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POLEIS (CITIES): ANCIENT GREEK COMEDY

Balladeer’s Blog resumes its examination of ancient Greek comedies. 

classical greecePOLEIS – In this post I’m looking at Poleis (Cities), written by Eupolis, one of the Big Three of Ancient Greek Comedy along with Aristophanes and Cratinus. This satirical comedy is dated from approximately 422 B.C. to 419 B.C.  Like so many other such comedies it has survived only in fragmentary form.

The title refers to the all-important Chorus in ancient Greek comedies. In this case the chorus consisted of actors costumed to represent some of the city-states which were under the influence of Athens at the time.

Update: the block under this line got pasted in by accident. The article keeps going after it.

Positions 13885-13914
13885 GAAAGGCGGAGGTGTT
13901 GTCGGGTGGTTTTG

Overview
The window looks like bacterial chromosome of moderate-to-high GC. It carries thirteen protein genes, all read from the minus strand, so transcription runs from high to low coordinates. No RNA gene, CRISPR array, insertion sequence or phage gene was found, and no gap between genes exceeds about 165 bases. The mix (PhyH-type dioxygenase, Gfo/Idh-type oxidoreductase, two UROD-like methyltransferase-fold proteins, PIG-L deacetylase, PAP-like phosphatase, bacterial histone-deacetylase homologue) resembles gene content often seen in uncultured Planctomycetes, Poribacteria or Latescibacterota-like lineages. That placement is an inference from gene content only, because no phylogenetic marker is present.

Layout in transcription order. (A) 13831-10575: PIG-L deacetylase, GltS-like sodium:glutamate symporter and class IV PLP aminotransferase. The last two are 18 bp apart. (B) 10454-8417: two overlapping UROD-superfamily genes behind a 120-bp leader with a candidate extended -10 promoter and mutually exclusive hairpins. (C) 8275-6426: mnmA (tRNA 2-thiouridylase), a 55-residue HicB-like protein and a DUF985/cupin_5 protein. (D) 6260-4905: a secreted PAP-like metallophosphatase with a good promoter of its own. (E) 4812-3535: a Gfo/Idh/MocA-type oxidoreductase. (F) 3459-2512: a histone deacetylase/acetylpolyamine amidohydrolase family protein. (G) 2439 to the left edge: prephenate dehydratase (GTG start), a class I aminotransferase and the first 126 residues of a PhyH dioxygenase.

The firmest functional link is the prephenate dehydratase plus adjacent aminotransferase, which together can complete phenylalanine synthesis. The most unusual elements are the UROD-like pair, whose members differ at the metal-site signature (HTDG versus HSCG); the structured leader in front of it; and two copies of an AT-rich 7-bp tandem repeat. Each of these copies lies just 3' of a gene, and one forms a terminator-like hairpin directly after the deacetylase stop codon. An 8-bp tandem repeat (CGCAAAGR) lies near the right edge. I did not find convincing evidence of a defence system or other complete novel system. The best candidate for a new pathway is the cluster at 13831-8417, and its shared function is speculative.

masc chair and bottleAs for how people can be “costumed” as cities, picture how it would be done with American cities. The chorus member representing New York might be depicted as the Statue of Liberty, Saint Louis as the Arch, Pittsburgh as a steel worker, Los Angeles as a brain-dead movie star and so on.

Part of the political satire dealt with the love-hate relationship that many subject- states had with Athens. Being the combination Paris/ Tokyo/ New York City of its time, Athens had a lot to offer its allied polities, but a certain air of tension always existed because of what some of those locations felt were Athens’ high-handed ways of dealing with them.

Eupolis depicted the personified subject-states/ allied states as workers with a not altogether beloved “boss,” Athens. Continue reading

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TAXIARCHOI (C 427-415 B.C.): ANCIENT GREEK COMEDY

TaxiarchoiBalladeer’s Blog presents another examination of an ancient Greek comedy.